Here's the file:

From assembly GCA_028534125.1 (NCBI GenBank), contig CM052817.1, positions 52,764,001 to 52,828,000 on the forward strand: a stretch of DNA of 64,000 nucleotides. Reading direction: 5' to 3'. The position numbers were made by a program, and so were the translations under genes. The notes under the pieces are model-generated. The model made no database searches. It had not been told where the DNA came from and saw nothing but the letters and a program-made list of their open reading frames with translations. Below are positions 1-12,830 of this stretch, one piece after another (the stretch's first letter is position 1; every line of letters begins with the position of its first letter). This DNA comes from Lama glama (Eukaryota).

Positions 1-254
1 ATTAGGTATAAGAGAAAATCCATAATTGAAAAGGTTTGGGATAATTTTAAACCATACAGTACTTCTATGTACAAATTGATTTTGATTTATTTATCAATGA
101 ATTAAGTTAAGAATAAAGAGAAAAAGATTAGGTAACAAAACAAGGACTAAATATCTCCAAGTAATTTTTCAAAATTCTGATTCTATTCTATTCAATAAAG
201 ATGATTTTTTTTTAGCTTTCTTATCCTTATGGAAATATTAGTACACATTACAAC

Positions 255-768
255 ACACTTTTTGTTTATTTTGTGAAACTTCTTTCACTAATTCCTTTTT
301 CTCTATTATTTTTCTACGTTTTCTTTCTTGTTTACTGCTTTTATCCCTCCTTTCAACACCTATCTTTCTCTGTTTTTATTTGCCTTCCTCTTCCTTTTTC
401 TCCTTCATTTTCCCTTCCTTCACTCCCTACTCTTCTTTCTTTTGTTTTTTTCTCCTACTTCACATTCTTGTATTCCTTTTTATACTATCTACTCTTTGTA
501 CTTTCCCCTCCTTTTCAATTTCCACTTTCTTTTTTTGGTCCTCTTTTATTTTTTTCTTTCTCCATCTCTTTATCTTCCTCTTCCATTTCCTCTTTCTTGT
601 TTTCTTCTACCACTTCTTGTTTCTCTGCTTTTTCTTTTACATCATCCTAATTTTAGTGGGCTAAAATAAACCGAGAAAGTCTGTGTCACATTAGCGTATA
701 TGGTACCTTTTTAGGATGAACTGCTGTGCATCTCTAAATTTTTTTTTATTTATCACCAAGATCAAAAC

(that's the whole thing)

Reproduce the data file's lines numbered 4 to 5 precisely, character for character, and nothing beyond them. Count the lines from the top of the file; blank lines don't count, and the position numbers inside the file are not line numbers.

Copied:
101 ATTAAGTTAAGAATAAAGAGAAAAAGATTAGGTAACAAAACAAGGACTAAATATCTCCAAGTAATTTTTCAAAATTCTGATTCTATTCTATTCAATAAAG
201 ATGATTTTTTTTTAGCTTTCTTATCCTTATGGAAATATTAGTACACATTACAAC